Commissioner Beason Proposes Good Government Budget Package

Multnomah County as a government body has grown exponentially in the last decade, so it’s unsurprising that some of our processes require updating to keep up with modern best practices in how we govern and grow a robust democracy. 

A benefit to being an interim Commissioner (appointed after my predecessor Susheela Jayapal stepped down to run for Congress) is that I bring an outside, community-based perspective during my short time representing District 2. During this tenure that began last November, I have identified a few key areas where I am proposing action to set Multnomah County up for future success by investing in democracy, transparency, and accountability.

My good government package includes:

  • Directions for Developing a Small Donor Program for Multnomah County Elections
  • Support for Processing Public Records Requests
  • Improved access and processes in the Office of the Multnomah County Board Clerk 
  • Transparency and Guidance for Community Budget Advisory Committees (CBACs)

Developing a Small Donor Program

The United States campaign finance system is in disarray. While there have been ongoing concerns for many decades, the 2011 Supreme Court decision in Citizens United opened a Pandora’s box for unlimited dark money to pour into electoral races across the country. The State of Oregon and Multnomah County have not been immune to the impact. One need only turn on the TV or open their mailbox to see how independent Super PACs are able to use their financial resources to disproportionately target candidates of color.

While we can’t overturn the Supreme Court’s ruling, there are still tools that local governments can use to ensure there is a more equitable playing field for all candidates. Voters approved a ballot measure that went into effect in 2022 limiting the amount of money a candidate for the County Board and Chair could raise directly. However, this doesn’t allow candidates to keep up with the dark money expenditures that are becoming increasingly commonplace. More steps must be taken to allow candidates from all walks of life a chance to run competitive campaigns. Municipalities all across the country have seen success in implementing small donor programs to empower regular people to compete with those who are either independently wealthy or connected to the wealthy and big money interests.

I’m incredibly thankful to Chair Jessica Vega Pederson for including the development and implementation of a public financing small donor program for Multnomah County elections in her proposed budget. The crux of my good government package centers around building off that proposal by providing increased direction and benchmarks to keep us on target to deliver a small donor program (similar to what is currently utilized by the City of Portland) by the next major election cycle in 2026.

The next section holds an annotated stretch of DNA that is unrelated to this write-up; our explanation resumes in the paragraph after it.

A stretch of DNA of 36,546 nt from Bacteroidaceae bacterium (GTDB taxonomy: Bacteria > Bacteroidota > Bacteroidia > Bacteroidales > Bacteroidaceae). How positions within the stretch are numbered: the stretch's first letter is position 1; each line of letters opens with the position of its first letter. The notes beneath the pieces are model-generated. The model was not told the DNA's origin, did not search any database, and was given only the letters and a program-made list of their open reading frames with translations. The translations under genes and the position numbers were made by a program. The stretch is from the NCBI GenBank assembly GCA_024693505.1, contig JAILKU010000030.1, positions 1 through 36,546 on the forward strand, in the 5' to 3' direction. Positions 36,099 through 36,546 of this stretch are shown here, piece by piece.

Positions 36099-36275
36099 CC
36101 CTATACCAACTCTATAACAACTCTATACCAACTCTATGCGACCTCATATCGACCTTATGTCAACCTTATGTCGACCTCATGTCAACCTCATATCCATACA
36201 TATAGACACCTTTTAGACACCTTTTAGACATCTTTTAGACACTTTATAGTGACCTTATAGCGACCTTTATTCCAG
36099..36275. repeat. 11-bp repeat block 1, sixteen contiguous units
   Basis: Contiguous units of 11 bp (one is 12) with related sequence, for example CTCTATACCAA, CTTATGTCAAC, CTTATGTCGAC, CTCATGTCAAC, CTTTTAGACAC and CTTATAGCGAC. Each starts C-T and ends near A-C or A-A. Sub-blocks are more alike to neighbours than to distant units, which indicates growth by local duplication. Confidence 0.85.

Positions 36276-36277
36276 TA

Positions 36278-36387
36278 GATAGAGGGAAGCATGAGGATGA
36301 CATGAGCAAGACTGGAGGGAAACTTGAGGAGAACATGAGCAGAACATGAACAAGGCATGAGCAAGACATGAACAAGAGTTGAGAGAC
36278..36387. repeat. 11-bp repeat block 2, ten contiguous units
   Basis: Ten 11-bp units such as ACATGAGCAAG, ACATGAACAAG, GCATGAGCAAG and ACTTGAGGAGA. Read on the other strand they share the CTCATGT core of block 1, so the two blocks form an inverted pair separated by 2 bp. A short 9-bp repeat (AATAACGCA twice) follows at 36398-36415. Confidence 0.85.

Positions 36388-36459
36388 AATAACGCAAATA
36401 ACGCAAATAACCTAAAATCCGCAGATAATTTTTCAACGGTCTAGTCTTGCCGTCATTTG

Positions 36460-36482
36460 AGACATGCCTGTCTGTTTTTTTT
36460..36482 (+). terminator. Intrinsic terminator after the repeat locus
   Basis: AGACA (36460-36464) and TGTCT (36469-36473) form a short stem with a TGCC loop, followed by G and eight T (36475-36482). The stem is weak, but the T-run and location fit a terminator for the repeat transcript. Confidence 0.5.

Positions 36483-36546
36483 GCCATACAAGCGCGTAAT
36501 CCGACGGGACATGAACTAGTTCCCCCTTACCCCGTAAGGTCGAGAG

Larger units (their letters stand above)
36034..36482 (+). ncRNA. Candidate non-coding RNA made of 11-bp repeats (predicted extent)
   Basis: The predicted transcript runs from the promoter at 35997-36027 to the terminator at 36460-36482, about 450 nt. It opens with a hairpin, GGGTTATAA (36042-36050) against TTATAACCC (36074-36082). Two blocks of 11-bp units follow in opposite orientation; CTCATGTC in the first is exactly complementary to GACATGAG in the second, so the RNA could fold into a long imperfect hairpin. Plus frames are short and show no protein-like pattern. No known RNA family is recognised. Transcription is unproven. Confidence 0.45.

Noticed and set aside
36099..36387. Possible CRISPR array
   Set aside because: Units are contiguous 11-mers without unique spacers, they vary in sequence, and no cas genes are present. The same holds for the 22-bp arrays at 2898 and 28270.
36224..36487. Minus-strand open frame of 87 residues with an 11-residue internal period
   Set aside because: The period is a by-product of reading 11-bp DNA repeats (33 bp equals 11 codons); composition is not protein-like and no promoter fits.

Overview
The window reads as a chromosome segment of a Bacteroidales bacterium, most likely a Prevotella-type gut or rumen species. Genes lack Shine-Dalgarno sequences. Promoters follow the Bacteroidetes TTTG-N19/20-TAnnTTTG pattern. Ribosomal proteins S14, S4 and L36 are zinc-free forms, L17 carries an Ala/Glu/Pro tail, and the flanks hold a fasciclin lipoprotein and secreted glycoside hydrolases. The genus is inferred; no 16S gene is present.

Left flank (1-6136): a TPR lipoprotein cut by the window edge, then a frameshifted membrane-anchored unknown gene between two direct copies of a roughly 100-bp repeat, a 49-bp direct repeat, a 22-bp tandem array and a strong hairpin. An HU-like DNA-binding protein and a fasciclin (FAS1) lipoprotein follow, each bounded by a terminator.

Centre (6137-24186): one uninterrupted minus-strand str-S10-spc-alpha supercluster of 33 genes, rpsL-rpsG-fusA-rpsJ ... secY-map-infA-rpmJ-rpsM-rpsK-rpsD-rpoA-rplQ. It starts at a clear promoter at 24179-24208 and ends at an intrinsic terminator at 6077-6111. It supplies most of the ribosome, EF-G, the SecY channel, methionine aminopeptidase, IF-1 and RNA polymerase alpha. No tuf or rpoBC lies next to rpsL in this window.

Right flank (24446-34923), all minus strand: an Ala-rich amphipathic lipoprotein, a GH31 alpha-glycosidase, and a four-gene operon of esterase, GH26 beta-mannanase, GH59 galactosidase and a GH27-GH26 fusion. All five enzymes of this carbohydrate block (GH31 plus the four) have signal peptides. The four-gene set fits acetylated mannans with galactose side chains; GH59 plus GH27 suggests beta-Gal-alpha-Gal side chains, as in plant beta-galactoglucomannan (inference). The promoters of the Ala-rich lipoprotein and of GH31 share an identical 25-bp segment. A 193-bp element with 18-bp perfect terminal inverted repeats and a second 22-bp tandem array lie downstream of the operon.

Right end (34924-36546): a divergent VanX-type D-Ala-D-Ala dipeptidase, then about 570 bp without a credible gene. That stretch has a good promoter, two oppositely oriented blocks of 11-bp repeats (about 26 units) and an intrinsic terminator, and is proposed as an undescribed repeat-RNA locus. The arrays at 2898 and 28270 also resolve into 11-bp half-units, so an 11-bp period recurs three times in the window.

At a time when so many are so cynical about the influence of money in politics, these changes can help restore public trust by combating the eroding influence big money has on our democracy and allowing a more diverse pool of candidates the opportunity to run competitive campaigns. That’s why municipalities across the country have implemented small donor programs, and it's time for Multnomah County to catch up. 

Public Records Support

As Multnomah County has grown, so has public scrutiny. That means more people are paying closer attention to the workings of Multnomah County, leading to an increase in media inquiries and public records requests. Yet there currently is no dedicated person in charge of public records requests at the County. The ability to be responsive and timely with these requests is a critical component of public oversight. 

To ensure we are following Oregon Public Records law and promoting transparency and accountability in government, I am proposing a new public records manager position to plan, organize, and manage an improved records processing system. 

Board Clerk Assistance

I've heard my colleagues and members of the public express their hopes for more transparency when it comes to the rules and guidelines that regulate the Multnomah County Board of Commissioners. 

In an effort to increase transparency and access to Multnomah County Board documents, I proposed increased funding for the Clerk’s office that will support revamping the County’s website to assist with easier digital access for the public, review long standing board meeting procedures, and offer recommendations for ways they can be improved. 

Transparency for Community Budget Advisory Committee

The Office of Community Involvement (OCI) supports a wide range of efforts to connect members of the public with the work of Multnomah County and the Board of County Commissioners.  One portion of that work involves assisting each county department with their community budget advisory committees, known as CBACs, with one per department. Those committees are made up of community members (with preference given to people living and/or working in Multnomah County boundaries) who serve for three year terms. They play an important role by learning about departmental programs and priorities, reviewing department submitted budgets, and submitting their thoughts and recommendations to the Board of County Commissioners once the Chair has submitted their proposed executive budget.

During the FY25 budget kickoff, the Board heard from members of the Central Community Budget Advisory Committee (Central CBAC) about ongoing concerns they have regarding meeting regularity, access to departmental staff and information, and timely submission of recommendations to the Board. I’m thankful that OCI is already in the process of addressing these concerns, and my proposal ensures that OCI will report back to the board by the end of September with a plan to address these concerns and increase transparency that will make our CBACs more effective.